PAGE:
i've got this far but can't work out limits:

$$\int\int\frac{rsin\theta}{r^2}rdrd\theta=\int\int\frac{r^2}{r^2}\frac{sin\theta}{r^2}drd\theta=\int\int\frac{sin\theta}{r^2}drd\theta$$

9. Jan 7, 2010

### LCKurtz

Re: double integral polar coordinates...

I assume you have a typo in the upper limit on the inner integral. Shouldn't the inner integral look like:

$$\int^{2}_{0}\int^{\sqrt{4-{y^2}}}_{\sqrt{y(2-y)}}\frac{y}{{x^2}+{y^2}}dxdy$$

My next question is whether you were given that integral or whether those limits are your attempt at describing the region. Are you trying to describe the region in the first quadrant exterior to the sideways circle but inside the larger circle? I suspect your integral has more wrong than just that typo. Please supply the exact statement of the problem as stated in the text.

10. Jan 8, 2010

### 8614smith

Re: double integral polar coordinates...

hi, no thats exactly as it is in the question, is that not possible to do it like that then?

the answer given is $$2-{\pi/2}$$

Ive done the question assuming it was a typo and got the answer as $${\pi/2}$$ but ive split the integral into two double integrals the 1st being a circle of radius 2 and integrated in the 1st quadrant only, then subtracted the 2nd double integral of a semi-circle of radius 1 but ive moved the centre point to the origin as i don't know how to handle it as one double integral.

11. Jan 8, 2010

### HallsofIvy

Re: double integral polar coordinates...

No, that is not possible: if you integrate with respect to y and then put in a lower limit with y in it, you will still have a "y" in the function to be integrated with respect to x. Your result would be function of y, not a number. The lower limit must be $\sqrt{x(2- x)}$.

$y= \sqrt{4- x^2}$ is, as said before, the upper half of the circle with center at the origin and radius 2.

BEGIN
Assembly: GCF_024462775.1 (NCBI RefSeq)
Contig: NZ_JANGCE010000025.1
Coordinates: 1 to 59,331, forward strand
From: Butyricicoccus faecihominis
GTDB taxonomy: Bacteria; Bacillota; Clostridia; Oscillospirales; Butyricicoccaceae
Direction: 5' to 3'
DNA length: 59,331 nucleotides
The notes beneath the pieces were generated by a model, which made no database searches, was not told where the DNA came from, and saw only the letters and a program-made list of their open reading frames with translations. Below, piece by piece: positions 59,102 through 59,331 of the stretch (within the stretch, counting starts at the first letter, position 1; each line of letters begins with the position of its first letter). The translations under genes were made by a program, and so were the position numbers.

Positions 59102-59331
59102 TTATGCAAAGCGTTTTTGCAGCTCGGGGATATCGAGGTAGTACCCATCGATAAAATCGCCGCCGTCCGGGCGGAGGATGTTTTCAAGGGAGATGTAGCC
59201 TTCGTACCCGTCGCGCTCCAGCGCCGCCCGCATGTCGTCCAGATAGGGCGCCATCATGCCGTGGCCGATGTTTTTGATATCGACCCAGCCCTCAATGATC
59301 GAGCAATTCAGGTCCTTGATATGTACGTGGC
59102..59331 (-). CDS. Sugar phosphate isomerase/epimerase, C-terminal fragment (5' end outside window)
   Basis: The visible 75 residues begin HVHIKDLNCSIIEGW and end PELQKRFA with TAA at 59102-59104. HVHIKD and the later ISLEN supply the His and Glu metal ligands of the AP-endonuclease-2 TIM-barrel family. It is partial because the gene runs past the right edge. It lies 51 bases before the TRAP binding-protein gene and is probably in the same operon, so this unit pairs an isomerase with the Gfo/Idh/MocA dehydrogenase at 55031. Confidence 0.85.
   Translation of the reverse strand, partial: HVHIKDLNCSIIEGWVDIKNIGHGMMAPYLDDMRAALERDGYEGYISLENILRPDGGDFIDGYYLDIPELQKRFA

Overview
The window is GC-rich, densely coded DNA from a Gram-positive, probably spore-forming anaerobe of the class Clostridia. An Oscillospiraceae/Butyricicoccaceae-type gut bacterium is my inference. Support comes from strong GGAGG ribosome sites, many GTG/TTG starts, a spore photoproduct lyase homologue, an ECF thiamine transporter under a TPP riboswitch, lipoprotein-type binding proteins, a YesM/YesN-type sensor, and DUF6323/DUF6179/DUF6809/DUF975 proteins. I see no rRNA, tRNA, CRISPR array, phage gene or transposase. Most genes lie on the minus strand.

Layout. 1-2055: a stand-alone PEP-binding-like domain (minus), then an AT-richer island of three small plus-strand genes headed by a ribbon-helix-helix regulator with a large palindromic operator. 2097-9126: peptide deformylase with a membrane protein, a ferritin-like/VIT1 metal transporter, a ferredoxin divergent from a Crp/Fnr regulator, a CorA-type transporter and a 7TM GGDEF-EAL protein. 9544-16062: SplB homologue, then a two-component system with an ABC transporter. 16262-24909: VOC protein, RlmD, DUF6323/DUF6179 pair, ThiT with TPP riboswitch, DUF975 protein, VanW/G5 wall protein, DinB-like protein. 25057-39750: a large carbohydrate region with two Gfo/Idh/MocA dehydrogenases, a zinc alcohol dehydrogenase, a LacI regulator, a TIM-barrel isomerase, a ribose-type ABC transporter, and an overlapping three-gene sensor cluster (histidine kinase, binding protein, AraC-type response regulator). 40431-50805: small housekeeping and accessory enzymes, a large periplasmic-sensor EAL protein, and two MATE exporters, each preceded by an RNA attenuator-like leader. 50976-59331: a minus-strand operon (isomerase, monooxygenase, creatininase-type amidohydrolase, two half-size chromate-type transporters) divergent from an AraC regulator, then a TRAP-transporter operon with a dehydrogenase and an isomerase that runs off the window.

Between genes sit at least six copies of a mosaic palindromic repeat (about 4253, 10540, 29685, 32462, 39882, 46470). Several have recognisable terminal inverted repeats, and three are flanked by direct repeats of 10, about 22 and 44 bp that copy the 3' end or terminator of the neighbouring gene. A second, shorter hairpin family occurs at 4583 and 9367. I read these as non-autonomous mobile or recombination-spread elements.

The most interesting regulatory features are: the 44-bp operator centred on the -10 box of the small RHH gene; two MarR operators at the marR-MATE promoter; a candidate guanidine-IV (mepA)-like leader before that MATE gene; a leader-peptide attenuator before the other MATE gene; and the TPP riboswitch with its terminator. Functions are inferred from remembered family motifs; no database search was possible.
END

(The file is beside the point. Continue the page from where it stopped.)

$y= \sqrt{x(2- x)}$ is the upper half of $y^2= x(2- x)= 2x- x^2$. That is the same as $x^2- 2x+ y^2= 0$ and completing the square give $(x- 1)^2+ y^2= 1$, the circle with center at (1, 0) and radius 1.

What happens now is that the smaller circle is completely contained in the larger. Frankly, the say I would do this is say that the area of the larger circle, with radius 2, is $\pi(2^2)= 4\pi$ and the area of the smaller circle, of radius 1, is $\pi(1^2)= \pi$ so the area "between" them is $4\pi- \pi= 3\pi$. Since we are only interested in the upper half of both of these, the area sought is $(3/2)\pi$.

12. Jan 8, 2010

### LCKurtz

Re: double integral polar coordinates...

With the change in the upper limit I gave you:

$$\int^{2}_{0}\int^{\sqrt{4-{y^2}}}_{\sqrt{y(2-y)}}\frac{y}{{x^2}+{y^2}}dxdy$$

you will get that answer. You have to remember that your limits in polar coordinates go from r on the inner curve to r on the outer curve, and in this case, theta goes from zero to pi/2. Also, contrary to the statements in some other posts, you are not computing an area since the integrand is not 1.

Your little half circle given by your lower limit is x = sqrt(y(2-y)) can be rewritten as

$$x^2 + (y-1)^2 = 1$$

You need to translate this to polar coordinates. You should be able to show that its polar equation becomes:

$$r = 2\sin\theta$$.

$$\int_0^{\frac{\pi} 2} \int_{2\sin\theta}^2 ...$$